Dunton Colony

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Hello all,

I’m trying to find out more about Laindon Labour Colony as research for a potential documentary.  I’m particularly interested in any press cuttings or photographs and if anyone has any memories, or stories that older family members maybe told you?  

If anyone lives on the caravan park that is now on the site of the colony it also would be great to hear from you.  

This is purely for my research at the moment (I’d be delighted to hear from anyone with any information, even if they don’t wish to appear in a documentary).  

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  • Hi Jamie. In the week I took a trip up to the British Newspaper library at Colingdale. I was a little surprised to find a Laindon and District Recorder for 1909 and the paper for the week dated Wednseday 14th April 1909 had the following report; – ‘Dunton Farm Colony’ ‘A very pleasant evening was spent on Tuesday, when the Rector, the Rev. Gordon H Llewellyn, gave an Easter meal to the men, who arranged a very good programme of good songs, which was thoroughly enjoyed. 

    In the interval, cake and coffee was supplied, also tobacco. The evening was further enlivened by a spendid selection of records on the gramophone, kindly lent by M A Luff, and greatly appreciated by all the men. 

    A hearty vote of thanks was given to the Rector on his departure’. The Reverend was the Rector of St Mary’s Langdon Hills and Mr. A Luff had a shop in Laindon, where the paper could be purchased.

    By Ken Porter (10/02/2013)
  • Sorry Patricia, I do not have any photographs of the prewar sports clubs, I used to have a couple of the cycle polo club taken from the Laindon Recorder but these never survived the war years.

    By W.H.Diment (08/02/2013)
  • Mr Diment (sorry I don’t know your christian name)would you by any chance have any photos from your cricketing days that may have my dad Jack Goldingay in them?

    By Patricia Easton (Nee Goldingay} (07/02/2013)
  • Sorry Patricia, I did not know Eric, but suggest that it may have been his influence which caused Phillip to become an altar boy.

    By W.H.Diment (06/02/2013)
  • I only have a small snippet to add to the Colony article, my grandfather (Edwin Burr known as Ted) worked there. I don’t know for how long, but he was working there at the time of his death in 1938. He was 54 at the time of his death and his occupation on his death certificate is Colony Attendant

    By Ellen English Nee Burr (05/02/2013)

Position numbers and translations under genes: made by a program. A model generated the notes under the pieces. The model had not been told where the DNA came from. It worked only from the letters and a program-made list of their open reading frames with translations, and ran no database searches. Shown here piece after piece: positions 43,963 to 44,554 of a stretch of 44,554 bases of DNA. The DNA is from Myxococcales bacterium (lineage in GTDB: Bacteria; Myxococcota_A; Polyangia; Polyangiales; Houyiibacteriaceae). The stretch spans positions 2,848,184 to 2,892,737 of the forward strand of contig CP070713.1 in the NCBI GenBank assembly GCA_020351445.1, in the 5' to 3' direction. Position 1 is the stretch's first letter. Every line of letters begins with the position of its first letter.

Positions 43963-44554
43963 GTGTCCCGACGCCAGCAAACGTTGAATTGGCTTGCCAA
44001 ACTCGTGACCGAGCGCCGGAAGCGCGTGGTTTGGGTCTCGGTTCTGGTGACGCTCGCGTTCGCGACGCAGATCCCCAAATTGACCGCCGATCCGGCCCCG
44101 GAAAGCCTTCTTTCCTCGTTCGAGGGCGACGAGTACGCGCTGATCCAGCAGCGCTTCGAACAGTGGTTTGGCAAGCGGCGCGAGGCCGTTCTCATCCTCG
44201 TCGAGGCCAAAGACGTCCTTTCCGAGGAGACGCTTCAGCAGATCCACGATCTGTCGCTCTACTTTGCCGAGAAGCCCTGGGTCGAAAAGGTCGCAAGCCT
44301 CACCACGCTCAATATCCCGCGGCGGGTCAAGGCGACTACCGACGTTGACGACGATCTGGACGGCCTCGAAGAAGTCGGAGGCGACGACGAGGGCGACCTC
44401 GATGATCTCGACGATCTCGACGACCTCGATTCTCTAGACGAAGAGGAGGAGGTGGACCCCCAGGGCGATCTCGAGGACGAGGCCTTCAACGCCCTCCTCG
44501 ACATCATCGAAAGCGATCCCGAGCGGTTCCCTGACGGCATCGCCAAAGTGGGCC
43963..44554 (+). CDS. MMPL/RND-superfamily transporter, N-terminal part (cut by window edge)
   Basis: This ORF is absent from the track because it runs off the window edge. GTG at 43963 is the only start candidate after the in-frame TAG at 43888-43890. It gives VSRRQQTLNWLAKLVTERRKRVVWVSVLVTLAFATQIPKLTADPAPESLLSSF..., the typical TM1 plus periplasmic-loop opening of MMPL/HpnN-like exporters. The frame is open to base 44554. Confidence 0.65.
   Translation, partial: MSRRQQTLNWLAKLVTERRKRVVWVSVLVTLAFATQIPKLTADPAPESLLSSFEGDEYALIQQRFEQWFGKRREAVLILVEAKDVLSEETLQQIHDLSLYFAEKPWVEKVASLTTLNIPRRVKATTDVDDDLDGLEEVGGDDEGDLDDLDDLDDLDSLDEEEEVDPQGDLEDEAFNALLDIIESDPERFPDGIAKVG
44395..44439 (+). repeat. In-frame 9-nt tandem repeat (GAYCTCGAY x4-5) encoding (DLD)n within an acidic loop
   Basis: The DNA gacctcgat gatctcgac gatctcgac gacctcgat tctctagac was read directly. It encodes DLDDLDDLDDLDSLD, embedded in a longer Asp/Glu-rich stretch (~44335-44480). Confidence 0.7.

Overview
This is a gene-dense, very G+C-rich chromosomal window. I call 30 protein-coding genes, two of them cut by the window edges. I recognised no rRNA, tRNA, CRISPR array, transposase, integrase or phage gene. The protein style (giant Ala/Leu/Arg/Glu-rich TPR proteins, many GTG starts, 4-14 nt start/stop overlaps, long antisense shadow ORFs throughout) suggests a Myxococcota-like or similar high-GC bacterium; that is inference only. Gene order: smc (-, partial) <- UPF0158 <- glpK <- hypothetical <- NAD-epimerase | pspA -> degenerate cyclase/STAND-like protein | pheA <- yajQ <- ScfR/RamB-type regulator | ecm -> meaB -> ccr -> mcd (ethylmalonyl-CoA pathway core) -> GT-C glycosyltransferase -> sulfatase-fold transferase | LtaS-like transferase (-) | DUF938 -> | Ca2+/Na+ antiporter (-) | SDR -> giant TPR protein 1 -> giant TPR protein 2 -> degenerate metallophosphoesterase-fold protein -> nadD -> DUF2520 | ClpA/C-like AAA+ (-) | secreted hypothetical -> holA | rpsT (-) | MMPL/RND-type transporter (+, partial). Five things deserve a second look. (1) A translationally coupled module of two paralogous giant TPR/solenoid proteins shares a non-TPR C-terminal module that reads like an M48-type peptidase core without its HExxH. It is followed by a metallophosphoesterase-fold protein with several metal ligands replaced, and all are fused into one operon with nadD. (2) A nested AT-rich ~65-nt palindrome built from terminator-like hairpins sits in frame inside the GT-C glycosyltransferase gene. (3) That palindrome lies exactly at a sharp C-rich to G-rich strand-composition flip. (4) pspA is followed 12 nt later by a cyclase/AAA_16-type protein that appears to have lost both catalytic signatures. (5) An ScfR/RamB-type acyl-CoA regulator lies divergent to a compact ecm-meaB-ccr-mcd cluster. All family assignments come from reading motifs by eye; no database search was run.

• Yes Patricia, I also knew Phillip as he was the Dunton Colony wicket keeper and also had strong connections with Dunton Church. I notice you refer to him as uncle, I believed that he was the adoptive son of Mr Goldinggay but cannot say for certain why I believed this. I was probably mistaken as to the relationship.

    By W.H.Diment (05/02/2013)
  • No you were not mistaken Mr Diment. Phil was adopted by my grandparents but as I was little at the time, I always called him Uncle Phil. Do you remember my dad’s other brother Eric who became a catholic priest?

    By Patricia Easton (nee Goldingay) (05/02/2013)
  • I am pleased that Mr Diment knew my dad and grandparents. Did he also know my Uncle Phil Hibbert? I would really appreciate any more information that you might be able to give me on my dad and his family.

    By Patricia Easton (nee Goldingay) (04/02/2013)
  • Jack Goldingay was my lovely dad. Grandad was the manager at the colony for a long time. They lived in Noak Hill Road, not Noak Bridge. They then moved to Lower Dunton Road where they stayed until they both died. 

    Dad did marry Kathleen Foyle. Sadly my mum and dad are no longer with us .

    By Patricia Easton (Nee Goldingay} (03/02/2013)
  • It would seem that Patricia misconstrued my remark as to where her grandad lived. I did not say they lived in Noak Bridge but BY Noak bridge. Their bungalow was the first one one the right hand side looking north from the bridge in Noak Hill Rd. I believe it is now a carp farm. 

    I cannot think how the parish of Noak Bridge got its name as it is some distance the actual Noak Bridge which is not in the parish. 

    I well remember her grandfather and her father with whom I played cricket at the colony, also her uncle Billy.

    By W.H.Diment (03/02/2013)
  • Further to the search for information by Jaine Taylor, the Dunton Colony was for destitute men from Poplar and that it is unlikely that any Laindon families would have experience of life there-in until it became a caravan site in later years. 

    Although some of the Dunton plotlanders may have been friendly with the inhabitants. Also some locals did work there and I suggest that Mr Foyle who has written in these columns might possibly be able to help, as his sister married a Jack Goldingay, the son of a long term manager of the colony although they were not resident there but lived by Noak bridge.

    By W.H.Diment (16/11/2012)
  • I have provided links to all the existing articles on the site an the workhouse website but the workhouse was there for many years so there must be more about it in the family records.

    By Ian Mott (15/11/2012)

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